that some people seem to agonize over how they appear in public, while others don’t seem to give it a second thought?

“Why Is It…?” was designed by Dr. Steiner to address readers’ questions about human behavior from a social psychological perspective in order to inform and stimulate dialogue about the ways in which our thoughts, feelings and behaviors are influenced by the presence of other people. Dr. Steiner holds a Ph.D. in Applied Social Psychology. In addition to working as a university professor over the last 15 years, she conducts individual and group consultations in matters of social relationships and behavior. Readers are invited to submit their questions anonymously in one paragraph or less to Dr. Steiner at [email protected].

Q: Why is it that some people seem to agonize over how they appear in public, while others don’t seem to give it a second thought? Even on her day off, my sister would never dream of running out to the corner store for a newspaper without first doing her hair and applying a full course of make-up. But her husband is perfectly happy to walk around sloppy and unshaved. What makes people care so much or so little about the way they appear to others?

A: You are correct in observing differences in how people present themselves in public. Social psychologists use the term self-monitoring to describe the degree to which we manage the impressions that others form about us. You can think of self-monitoring behavior as a continuous scale ranging from very high to very low – or anywhere in between.

Self-monitoring has to do with how much (or little) we scrutinize our self-image when in public. Some of us engage in high degrees of self-monitoring, as in the case of your sister. High monitoring individuals are painfully aware and concerned about how others view them, and they go to great lengths to control and manage the public impressions they form. They carefully construct their physical appearance, conversation and personal characteristics in such a way as to maximize a positive response from others.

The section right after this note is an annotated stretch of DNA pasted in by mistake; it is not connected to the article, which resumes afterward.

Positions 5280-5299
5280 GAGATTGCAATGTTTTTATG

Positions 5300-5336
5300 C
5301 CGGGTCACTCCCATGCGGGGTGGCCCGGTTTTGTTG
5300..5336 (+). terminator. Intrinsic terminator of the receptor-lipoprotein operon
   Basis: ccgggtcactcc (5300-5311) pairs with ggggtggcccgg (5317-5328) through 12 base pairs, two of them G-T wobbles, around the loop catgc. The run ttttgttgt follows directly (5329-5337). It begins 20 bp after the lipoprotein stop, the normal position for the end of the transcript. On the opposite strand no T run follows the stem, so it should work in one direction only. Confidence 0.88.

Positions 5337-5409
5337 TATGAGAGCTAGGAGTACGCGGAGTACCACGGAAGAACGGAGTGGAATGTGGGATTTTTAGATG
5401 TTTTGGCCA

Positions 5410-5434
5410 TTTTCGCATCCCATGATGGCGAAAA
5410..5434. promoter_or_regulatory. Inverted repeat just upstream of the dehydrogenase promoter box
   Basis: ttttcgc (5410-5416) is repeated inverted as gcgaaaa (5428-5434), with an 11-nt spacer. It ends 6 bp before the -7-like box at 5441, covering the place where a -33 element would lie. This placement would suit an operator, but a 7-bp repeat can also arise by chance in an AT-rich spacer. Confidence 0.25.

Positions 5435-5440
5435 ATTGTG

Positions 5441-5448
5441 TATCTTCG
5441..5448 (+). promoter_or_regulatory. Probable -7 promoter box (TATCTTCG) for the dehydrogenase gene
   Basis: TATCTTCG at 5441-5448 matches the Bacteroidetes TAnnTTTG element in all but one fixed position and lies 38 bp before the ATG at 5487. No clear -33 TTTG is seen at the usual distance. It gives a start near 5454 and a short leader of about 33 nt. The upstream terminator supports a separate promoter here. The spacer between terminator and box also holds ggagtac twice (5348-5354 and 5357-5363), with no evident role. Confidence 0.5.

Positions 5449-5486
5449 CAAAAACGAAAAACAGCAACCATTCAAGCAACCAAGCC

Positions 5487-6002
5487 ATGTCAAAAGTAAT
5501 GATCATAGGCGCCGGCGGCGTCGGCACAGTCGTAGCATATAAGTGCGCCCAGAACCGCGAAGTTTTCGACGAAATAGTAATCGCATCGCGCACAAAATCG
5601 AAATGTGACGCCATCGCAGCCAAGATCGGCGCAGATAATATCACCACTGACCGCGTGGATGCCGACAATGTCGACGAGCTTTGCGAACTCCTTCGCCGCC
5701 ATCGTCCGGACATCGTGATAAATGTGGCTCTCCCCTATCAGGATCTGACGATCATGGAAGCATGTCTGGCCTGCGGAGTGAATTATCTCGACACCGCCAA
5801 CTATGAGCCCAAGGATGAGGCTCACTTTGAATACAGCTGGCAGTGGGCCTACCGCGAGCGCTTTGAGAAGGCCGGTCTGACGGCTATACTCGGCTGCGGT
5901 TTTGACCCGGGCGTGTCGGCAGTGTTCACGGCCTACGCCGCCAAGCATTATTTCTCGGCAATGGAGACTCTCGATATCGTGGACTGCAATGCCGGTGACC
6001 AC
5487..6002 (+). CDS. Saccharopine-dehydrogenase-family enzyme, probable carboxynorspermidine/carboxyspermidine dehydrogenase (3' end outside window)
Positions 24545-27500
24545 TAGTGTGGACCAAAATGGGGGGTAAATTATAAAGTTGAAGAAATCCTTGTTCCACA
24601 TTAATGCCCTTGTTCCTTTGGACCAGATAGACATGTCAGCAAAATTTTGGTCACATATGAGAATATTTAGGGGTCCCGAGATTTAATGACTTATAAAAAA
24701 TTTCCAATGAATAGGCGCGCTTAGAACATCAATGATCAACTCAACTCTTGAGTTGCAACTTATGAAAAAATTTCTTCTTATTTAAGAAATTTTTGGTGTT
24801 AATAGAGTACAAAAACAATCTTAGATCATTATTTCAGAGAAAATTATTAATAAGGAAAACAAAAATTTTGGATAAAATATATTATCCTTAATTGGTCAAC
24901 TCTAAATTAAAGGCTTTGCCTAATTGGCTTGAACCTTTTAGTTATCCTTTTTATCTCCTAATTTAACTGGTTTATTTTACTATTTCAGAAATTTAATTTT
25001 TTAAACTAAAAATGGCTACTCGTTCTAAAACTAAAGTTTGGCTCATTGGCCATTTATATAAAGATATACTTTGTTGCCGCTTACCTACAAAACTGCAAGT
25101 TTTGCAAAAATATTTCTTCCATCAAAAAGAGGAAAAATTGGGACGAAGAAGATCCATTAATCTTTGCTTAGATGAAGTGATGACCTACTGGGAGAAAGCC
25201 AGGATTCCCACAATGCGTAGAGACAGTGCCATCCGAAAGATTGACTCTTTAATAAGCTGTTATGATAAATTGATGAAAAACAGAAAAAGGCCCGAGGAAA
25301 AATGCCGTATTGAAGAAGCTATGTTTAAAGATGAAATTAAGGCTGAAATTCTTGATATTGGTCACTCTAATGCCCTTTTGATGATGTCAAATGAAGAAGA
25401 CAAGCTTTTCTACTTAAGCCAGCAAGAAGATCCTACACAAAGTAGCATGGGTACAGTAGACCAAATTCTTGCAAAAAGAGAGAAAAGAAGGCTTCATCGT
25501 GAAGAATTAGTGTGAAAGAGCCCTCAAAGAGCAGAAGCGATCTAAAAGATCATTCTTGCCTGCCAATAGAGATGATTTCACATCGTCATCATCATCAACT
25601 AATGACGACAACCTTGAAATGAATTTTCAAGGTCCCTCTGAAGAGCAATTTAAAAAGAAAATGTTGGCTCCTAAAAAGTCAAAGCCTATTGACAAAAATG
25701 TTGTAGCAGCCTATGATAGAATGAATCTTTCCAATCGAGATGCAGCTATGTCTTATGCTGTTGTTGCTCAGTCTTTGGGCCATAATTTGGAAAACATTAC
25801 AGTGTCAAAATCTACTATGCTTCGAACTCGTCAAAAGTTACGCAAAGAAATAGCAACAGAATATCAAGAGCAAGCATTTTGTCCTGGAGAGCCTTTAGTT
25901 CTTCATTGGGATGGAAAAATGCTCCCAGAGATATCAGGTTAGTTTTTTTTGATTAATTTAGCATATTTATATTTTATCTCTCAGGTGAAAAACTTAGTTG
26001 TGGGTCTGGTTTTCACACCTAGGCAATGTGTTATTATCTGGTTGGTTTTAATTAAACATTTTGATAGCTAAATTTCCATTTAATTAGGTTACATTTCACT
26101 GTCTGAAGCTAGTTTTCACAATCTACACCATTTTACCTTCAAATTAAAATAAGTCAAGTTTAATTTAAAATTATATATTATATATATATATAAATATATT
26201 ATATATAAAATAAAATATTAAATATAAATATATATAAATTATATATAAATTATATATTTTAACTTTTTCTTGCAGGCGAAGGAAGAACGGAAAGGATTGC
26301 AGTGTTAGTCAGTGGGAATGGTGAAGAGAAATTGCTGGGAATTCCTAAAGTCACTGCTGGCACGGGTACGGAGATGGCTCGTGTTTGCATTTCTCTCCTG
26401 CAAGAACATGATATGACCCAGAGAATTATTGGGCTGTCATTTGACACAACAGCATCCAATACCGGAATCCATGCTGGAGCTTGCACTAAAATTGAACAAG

We all engage in high self-monitoring behaviors in specific social contexts. In preparing for a job interview, for example, we carefully select and present ourselves in ways that will foster positive impressions. We wear clean and presentable clothing, groom ourselves, and speak and act in socially desirable ways. But for most, the minute we get home from the interview, we’re likely to shed our suits and pantyhose in exchange for our favorite jeans, tee-shirts or sweats. But someone who is considered to be a high self-monitoring individual will exhibit these extreme “make-overs” in most any social situation – regardless of how casual it may be. In order to avoid feeling socially “naked,” they feel compelled to wear their “public persona” to reduce feelings of social insecurity, vulnerability and inadequacy. High self-monitoring has been correlated with low degrees of self-esteem, where people may fear their true selves are socially unacceptable in some way.

Low self-monitoring behavior is typically reflected when individuals are comfortable with how and who they are. Often related to higher degrees of self-esteem, these individuals are not overly dependent upon social opinion when determining their own worth. With a secure self-concept, they tend to engage in genuine degrees of self-expression – regardless of social context. It’s worth mentioning that in extreme cases of depression or other “disordered” functioning, individuals can lose interest in engaging in personal grooming habits or socially acceptable behaviors. But with these exceptions aside, one who goes to the store to get milk and bread without shaving or applying make-up, is likely a low self-monitoring and genuine individual (see 7/18/08 column for related details about self-disclosure vs. self-presentation).

It’s also worth mentioning that there are gender differences in the social expectations of personal appearance. Women are taught from an early age that their “natural” physical appearance is inadequate or incomplete unless they wear make-up. In an effort to enhance their looks and/or conceal their “flaws,” many women feel naked and insecure until they “put their face on.” Essentially, women are taught they are to look clean, pretty and smell nice at all times. The messages for men are very different. It is perfectly acceptable for men to be less hygienic than women. The unshaven, sweaty male with dirty clothes is seen as rugged and hardworking – the prototypical “Marlboro Man” concept. Males tend to be measured in terms of achievement– and women in terms of physical attractiveness – accounting for many gender differences in how males and females monitor their public appearance.

But regardless of gender, the impeccably dressed individual may appear impressive on the outside, but in reality, may be superficial, pretentious and ill natured. Along these same lines, the person that appears sloppy and unkempt may very well be a beautiful and caring individual on the inside. Therefore, it’s always best to reserve judgment about others until you get to know them. And while we may only get one chance to make a first impression, it is also true that “you can’t judge a book by its cover.”